Julia cheatsheet¶

Version and Dependencies¶

This assumes

• Julia v1.0 or above

• using LinearAlgebra, Statistics, Compat has been run

• The while and for are assumed to be within a Jupyter Notebook or within a function. Otherwise, Julia 1.0 has different scoping rules for global variables, which will be made more consistent in a future release

Variables¶

Here are a few examples of basic kinds of variables we might be interested in creating.

Command

Description

A = 4.1
B = [1, 2, 3]
C = [1.1 2.2 3.3]
D = [1 2 3]'
E = [1 2; 3 4]


How to create a scalar, a vector, or a matrix. Here, each example will result in a slightly different form of output. A is a scalar, B is a flat array with 3 elements, C is a 1 by 3 vector, D is a 3 by 1 vector, and E is a 2 by 2 matrix.

s = "This is a string"


A string variable

x = true


A Boolean variable

Vectors and Matrices¶

These are a few kinds of special vectors/matrices we can create and some things we can do with them.

Command

Description

A = zeros(m, n)


Creates a matrix of all zeros of size m by n. We can also do the following:

A = zeros(B)


which will create a matrix of all zeros with the same dimensions as matrix or vector B.

A = ones(m, n)


Creates a matrix of all ones of size m by n. We can also do the following:

A = ones(B)


which will create a matrix of all ones with the same dimensions as matrix or vector B.

A = I


Creates a UniformScaling object which conforms to the dimensions required (e.g., in I +

zeros(2, 2), the I will act like 2 x 2.

A = j:k:n


This will create a sequence starting at j, ending at n, with difference k between points. For example, A = 2:4:10 will create the sequence 2, 6, 10 To convert the output to an array, use collect(A).

A = range(start, stop,
length = l)

A = range(start, stop,
step = s)


Creates a StepRangeLen iterable starting at start and ending at stop. Can be specified using either the length or step size (will not overshoot).

A = Diagonal(x)

Creates a Diagonal <: Matrix using the elements in x. For example if x = [1, 2, 3],

Diagonal(x) will return

$\begin{split}\begin{pmatrix} 1 & \cdot & \cdot\\ \cdot & 2 & \cdot \\ \cdot & \cdot & 3 \end{pmatrix}\end{split}$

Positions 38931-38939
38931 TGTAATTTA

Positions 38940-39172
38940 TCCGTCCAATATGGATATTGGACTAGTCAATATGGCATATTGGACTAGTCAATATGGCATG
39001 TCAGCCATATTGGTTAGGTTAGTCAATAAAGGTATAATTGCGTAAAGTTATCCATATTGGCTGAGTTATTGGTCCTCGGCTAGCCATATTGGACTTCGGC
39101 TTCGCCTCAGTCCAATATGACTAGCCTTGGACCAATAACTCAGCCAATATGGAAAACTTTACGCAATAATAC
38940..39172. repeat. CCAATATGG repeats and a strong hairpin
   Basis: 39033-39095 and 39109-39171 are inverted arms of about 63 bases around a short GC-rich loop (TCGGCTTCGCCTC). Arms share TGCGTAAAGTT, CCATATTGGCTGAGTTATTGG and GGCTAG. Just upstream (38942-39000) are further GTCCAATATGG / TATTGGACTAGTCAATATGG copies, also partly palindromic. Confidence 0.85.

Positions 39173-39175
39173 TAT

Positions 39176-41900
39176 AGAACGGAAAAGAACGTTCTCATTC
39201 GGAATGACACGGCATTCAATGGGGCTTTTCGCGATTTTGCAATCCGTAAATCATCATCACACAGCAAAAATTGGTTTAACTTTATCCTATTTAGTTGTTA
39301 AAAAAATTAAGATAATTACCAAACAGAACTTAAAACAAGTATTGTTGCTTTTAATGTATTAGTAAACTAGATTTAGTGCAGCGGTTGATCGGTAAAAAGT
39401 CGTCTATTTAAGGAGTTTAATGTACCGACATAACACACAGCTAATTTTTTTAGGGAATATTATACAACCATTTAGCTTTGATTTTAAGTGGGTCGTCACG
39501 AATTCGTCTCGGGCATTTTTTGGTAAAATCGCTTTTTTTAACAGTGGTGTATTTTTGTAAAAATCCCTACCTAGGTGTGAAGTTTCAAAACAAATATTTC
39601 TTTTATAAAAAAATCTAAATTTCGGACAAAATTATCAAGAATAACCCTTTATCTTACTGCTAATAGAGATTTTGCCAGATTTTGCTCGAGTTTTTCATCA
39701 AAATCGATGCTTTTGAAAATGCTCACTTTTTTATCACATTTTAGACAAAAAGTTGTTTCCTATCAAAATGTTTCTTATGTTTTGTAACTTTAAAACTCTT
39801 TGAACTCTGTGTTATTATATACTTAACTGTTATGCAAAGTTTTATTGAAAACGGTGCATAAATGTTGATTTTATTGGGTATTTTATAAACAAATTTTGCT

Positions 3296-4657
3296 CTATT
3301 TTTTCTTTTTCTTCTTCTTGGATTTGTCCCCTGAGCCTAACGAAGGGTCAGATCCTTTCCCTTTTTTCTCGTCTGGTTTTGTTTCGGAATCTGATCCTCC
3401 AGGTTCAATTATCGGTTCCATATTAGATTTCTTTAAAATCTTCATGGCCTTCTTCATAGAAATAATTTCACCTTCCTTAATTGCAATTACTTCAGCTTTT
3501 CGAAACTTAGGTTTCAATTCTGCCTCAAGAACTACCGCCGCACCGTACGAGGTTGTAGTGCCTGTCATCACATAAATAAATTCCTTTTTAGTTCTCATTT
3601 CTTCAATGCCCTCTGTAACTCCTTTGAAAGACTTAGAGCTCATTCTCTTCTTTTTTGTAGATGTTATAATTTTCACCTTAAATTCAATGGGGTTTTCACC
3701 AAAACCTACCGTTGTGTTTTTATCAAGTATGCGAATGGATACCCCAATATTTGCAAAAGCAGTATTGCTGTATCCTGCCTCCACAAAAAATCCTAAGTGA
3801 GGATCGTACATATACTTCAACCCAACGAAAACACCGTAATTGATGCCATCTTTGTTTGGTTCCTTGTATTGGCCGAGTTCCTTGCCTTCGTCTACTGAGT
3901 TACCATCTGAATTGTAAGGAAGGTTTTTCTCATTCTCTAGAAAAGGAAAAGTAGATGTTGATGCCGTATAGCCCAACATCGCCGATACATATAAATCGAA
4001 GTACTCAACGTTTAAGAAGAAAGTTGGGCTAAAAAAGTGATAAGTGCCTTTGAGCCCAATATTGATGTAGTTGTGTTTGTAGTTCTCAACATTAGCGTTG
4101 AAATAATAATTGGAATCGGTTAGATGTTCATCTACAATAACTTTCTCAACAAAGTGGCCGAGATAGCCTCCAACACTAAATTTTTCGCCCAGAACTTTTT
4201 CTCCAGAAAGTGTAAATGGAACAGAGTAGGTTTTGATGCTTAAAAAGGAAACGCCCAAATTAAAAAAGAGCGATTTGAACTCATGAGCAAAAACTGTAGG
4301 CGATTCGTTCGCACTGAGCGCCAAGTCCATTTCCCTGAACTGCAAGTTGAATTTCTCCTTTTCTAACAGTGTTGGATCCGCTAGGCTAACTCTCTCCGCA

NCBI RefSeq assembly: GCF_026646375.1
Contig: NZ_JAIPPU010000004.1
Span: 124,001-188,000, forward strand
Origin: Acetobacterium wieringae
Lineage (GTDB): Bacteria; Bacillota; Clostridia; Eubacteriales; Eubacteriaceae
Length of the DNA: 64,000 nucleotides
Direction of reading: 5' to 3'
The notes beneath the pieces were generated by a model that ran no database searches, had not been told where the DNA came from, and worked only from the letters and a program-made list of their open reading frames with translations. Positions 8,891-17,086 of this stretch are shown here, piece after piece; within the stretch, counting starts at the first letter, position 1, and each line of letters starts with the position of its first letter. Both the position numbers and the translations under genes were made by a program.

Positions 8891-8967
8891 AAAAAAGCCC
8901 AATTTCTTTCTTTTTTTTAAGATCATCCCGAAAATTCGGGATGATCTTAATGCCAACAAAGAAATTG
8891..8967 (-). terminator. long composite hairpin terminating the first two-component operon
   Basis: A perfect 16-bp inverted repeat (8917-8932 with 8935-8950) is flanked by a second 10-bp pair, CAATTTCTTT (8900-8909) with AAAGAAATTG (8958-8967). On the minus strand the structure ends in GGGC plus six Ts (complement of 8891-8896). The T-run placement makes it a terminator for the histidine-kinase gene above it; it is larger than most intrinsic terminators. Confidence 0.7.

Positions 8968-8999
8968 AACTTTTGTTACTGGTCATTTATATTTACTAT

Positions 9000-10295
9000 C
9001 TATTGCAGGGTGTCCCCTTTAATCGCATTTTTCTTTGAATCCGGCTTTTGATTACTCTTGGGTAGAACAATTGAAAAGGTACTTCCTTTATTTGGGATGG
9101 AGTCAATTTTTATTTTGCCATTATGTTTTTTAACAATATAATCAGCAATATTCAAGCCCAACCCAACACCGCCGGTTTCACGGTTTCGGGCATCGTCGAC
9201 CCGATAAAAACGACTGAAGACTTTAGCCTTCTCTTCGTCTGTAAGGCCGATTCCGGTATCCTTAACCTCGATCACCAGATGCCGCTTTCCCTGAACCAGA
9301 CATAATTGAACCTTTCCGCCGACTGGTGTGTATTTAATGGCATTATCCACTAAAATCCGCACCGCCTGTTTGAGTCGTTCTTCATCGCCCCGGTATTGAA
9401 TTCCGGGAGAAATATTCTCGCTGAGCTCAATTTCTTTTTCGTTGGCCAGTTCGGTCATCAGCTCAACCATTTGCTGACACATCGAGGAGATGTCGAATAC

A = rand(m, n)


Creates an m by n matrix of random numbers drawn from a uniform distribution on $$[0, 1]$$. Alternatively, rand can be used to draw random elements from a set X. For example, if X = [1, 2, 3], rand(X) will return either 1, 2, or 3.

A = randn(m, n)


Creates an m by n matrix of random numbers drawn from a standard normal distribution.

A[m, n]


This is the general syntax for accessing elements of an array or matrix, where m and n are integers. The example here returns the element in the second row and third column.

• We can also use ranges (like 1:3) in place of single numbers to extract multiple rows or columns

• A colon, :, by itself indicates all rows or columns

• The word end can also be used to indicate the last row or column

nrow, ncol = size(A)


Returns the number of rows and columns in a matrix. Alternatively, we can do

nrow = size(A, 1)


and

ncol = size(A, 2)

diag(A)


This function returns a vector of the diagonal elements of A (i.e., A[1, 1], A[2, 2], etc…).

A = hcat([1 2], [3 4])


Horizontally concatenates two matrices or vectors. The example here would return

$\begin{pmatrix} 1 & 2 & 3 & 4 \end{pmatrix}$

An alternative syntax is:

A = [[1 2] [3 4]]


For either of these commands to work, both matrices or vectors must have the same number of rows.

A = vcat([1 2], [3 4])


Vertically concatenates two matrices or vectors. The example here would return

$\begin{split}\begin{pmatrix} 1 & 2 \\ 3 & 4 \end{pmatrix}\end{split}$

An alternative syntax is:

A = [[1 2]; [3 4]]


For either of these commands to work, both matrices or vectors must have the same number of columns.

A = reshape(a, m, n)


Reshapes matrix or vector a into a new matrix or vector, A with m rows and n columns. For example A = reshape(1:10, 5, 2) would return

$\begin{split}\begin{pmatrix} 1 & 6 \\ 2 & 7 \\ 3 & 8 \\ 4 & 9 \\ 5 & 10 \end{pmatrix}\end{split}$

For this to work, the number of elements in a (number of rows times number of columns) must equal m * n.

A[:]


Converts matrix A to a vector. For example, if A = [1 2; 3 4], then A[:] will return

$\begin{split}\begin{pmatrix} 1 \\ 2 \\ 3 \\ 4 \end{pmatrix}\end{split}$
reverse(A, dims = d)

Reverses the vector or matrix A along dimension d. For example, if A = [1 2 3; 4 5 6],

reverse(A, dims = 1)}, will reverse the rows of A and return

$\begin{split}\begin{pmatrix} 4 & 5 & 6 \\ 1 & 2 & 3 \end{pmatrix}\end{split}$

reverse(A, dims = 2) will reverse the columns of A and return

$\begin{split}\begin{pmatrix} 3 & 2 & 1 \\ 6 & 5 & 4 \end{pmatrix}\end{split}$
repeat(A, m, n)


Repeats matrix A, m times in the row direction and n in the column direction. For example, if A = [1 2; 3 4], repeat(A, 2, 3) will return

$\begin{split}\begin{pmatrix} 1 & 2 & 1 & 2 & 1 & 2 \\ 3 & 4 & 3 & 4 & 3 & 4 \\ 1 & 2 & 1 & 2 & 1 & 2 \\ 3 & 4 & 3 & 4 & 3 & 4 \end{pmatrix}\end{split}$

Mathematical Functions¶

Here, we cover some useful functions for doing math.

Command

Description